For complex number $\lambda$, if $\lambda$ is a root of a polynomial, then so is $\bar{\lambda}$

## Ch5 Eigenvalues and Eigenvectors

### 5.1 Invariant Subspaces

For $T ∈ L(V)$ and $U$ a subspace of $V$, we say that $U$ is invariant under $T$ if $u ∈ U$ implies $Tu ∈ U$. In other words, $U$ is invariant under $T$ if $T|_U$ is an operator on $U$.

For the equation$$Tu=\lambda u$$

It is intimately connected with one-dimensional invariant subspaces. $\lambda$ is the eigenvalue and $u$ is the eigenvector

Let $T ∈ L(V)$. Suppose $λ_1 , . . . , λ_m$ are distinct eigenvalues of $T$ and $v_1, . . . , v_m$ are corresponding nonzero eigenvectors. Then $(v_1, . . . , v_m)$ is linearly independent.

An operator cannot have more distinct eigenvalues than the dimension of the vector space on which it acts.

### 5.2 Polynomials Applied to Operators

Just to transfer the concepts of applying a polynomial to an operator.

### 5.3 Upper-Triangular Matrices

Every operator on a finite-dimensional, nonzero, complex vector space has an eigenvalue.

Suppose $T ∈ L(V)$ and $(v_1,…,v_n)$ is a basis of $V$ . Then the following are equivalent:

• the matrix of $T$ with respect to $(v_1, . . . , v_n)$ is upper triangular;
• $T_{v_k} ∈$ span$(v_1,…,v_k)$ for each $k = 1,…,n$;
• span$(v_1,…,v_k)$ is invariant under $T$ for each $k = 1,…,n$.

Suppose $T ∈ L(V)$ has an upper-triangular matrix with respect to some basis of $V$. Then $T$ is invertible if and only if all the entries on the diagonal of that upper-triangular matrix are nonzero.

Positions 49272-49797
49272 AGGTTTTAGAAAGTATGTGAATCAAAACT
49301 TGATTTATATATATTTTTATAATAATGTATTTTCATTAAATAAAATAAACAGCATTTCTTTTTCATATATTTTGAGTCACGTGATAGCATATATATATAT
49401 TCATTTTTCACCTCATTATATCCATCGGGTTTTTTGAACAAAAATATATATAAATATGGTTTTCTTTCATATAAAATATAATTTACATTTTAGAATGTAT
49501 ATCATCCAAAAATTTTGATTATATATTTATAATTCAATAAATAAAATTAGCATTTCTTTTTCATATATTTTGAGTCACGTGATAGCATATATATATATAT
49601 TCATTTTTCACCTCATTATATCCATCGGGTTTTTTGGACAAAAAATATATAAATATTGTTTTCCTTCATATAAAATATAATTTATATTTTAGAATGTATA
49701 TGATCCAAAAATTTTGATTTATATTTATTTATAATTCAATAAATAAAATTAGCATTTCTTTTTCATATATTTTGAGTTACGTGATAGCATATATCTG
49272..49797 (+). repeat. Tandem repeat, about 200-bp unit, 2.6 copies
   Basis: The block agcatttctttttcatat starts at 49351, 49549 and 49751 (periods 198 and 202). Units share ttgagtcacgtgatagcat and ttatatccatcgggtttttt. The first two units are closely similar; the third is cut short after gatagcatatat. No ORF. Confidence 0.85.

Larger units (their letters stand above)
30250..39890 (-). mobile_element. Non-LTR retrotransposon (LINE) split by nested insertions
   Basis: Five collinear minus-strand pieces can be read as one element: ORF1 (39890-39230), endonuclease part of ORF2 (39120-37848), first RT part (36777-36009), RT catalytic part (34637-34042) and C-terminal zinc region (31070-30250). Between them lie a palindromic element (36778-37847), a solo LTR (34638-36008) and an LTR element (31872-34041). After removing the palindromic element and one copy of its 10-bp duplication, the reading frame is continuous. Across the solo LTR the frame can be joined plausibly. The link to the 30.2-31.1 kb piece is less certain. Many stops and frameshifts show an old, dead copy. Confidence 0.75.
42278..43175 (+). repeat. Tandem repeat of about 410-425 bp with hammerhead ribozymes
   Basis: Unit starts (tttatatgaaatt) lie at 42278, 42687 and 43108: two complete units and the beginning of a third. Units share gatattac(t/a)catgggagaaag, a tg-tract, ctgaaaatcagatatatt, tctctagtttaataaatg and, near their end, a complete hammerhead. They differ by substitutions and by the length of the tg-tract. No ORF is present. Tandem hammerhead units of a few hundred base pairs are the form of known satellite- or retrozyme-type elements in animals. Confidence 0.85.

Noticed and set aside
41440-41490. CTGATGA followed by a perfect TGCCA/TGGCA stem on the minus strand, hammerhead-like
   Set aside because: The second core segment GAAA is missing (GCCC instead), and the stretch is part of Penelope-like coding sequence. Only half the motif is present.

### 5.4 Diagonal Matrices

An operator $T ∈ L(V)$ has a diagonal matrix with respect to some basis of $V$ if and only if V has a basis consisting of eigenvectors of $T$ .

If $T ∈ L(V )$ has dim $V$ distinct eigenvalues, then $T$ has a diagonal matrix with respect to some basis of $V$ .

Suppose $T ∈ L(V )$. Let $λ_1 , . . . , λ_m$ denote the distinct eigenvalues of $T$ . Then the following are equivalent:

• $T$ has a diagonal matrix with respect to some basis of $V$ ;
• $V$ has a basis consisting of eigenvectors of $T$ ;
• there exist one-dimensional subspaces $U_1 , . . . , U_n$ of $V$ , each invariant under $T$ , such that $V = U_1 ⊕$ ··· $⊕ U_n$;
• $V$ = null$(T −λ_1I)⊕$ ··· $⊕$null$(T −λ_mI)$;
• dim$V$ =dim null$(T −λ_1I)$+ ··· +dim null$(T −λ_mI)$.

### 5.5 Invariant Subspaces on Real Vector Spaces

Every operator on a finite-dimensional, nonzero, real vector space has an invariant subspace of dimension 1 or 2. (And I just cannot understand the proof 5.24)

Suppose $U$ and $W$ are subspaces of $V$ with $V=U⊕W$. Each vector $v ∈ V$ can be written uniquely in the form $v = u + w$, where $u ∈ U$ and $w ∈ W$ . With this representation, define $P_{U ,W} \in \mathcal{L}(V)$ by $P_{U ,W} v = u$. $P_{U ,W}$ is often called the projection onto $U$ with null space $W$.

Every operator on an odd-dimensional real vector space has an eigenvalue. (And I cannot understand the proof 5.26)

## Ch6 Inner-Product Spaces

### 6.1 Inner Products

The length of a vector $x$ is called the norm of $x$, denoted $\|x\|$.

The dot product of $x$ and $y$, denoted $x\cdot y$, is defined by$$x\cdot y = x_1y_1+x_2y_2+…+x_ny_n$$

Note that the dot product of two vectors in $R^n$ is a number, not a vector.

An inner product is a generalization of the dot product.

The inner product of $w = (w_1,…,w_n) ∈ C^n$ with $z = (z_1,…,z_n) ∈ C^n$ should equal$$w_1\overline{z_1} +…+w_n\overline{z_n}.$$

An inner product on $V$ is a function that takes each ordered pair $(u, v)$ of elements of $V$ to a number $⟨u, v⟩ ∈ F$ and has the following properties:

• positivity(正性): $⟨v, v⟩ >0$ for all $v\in V$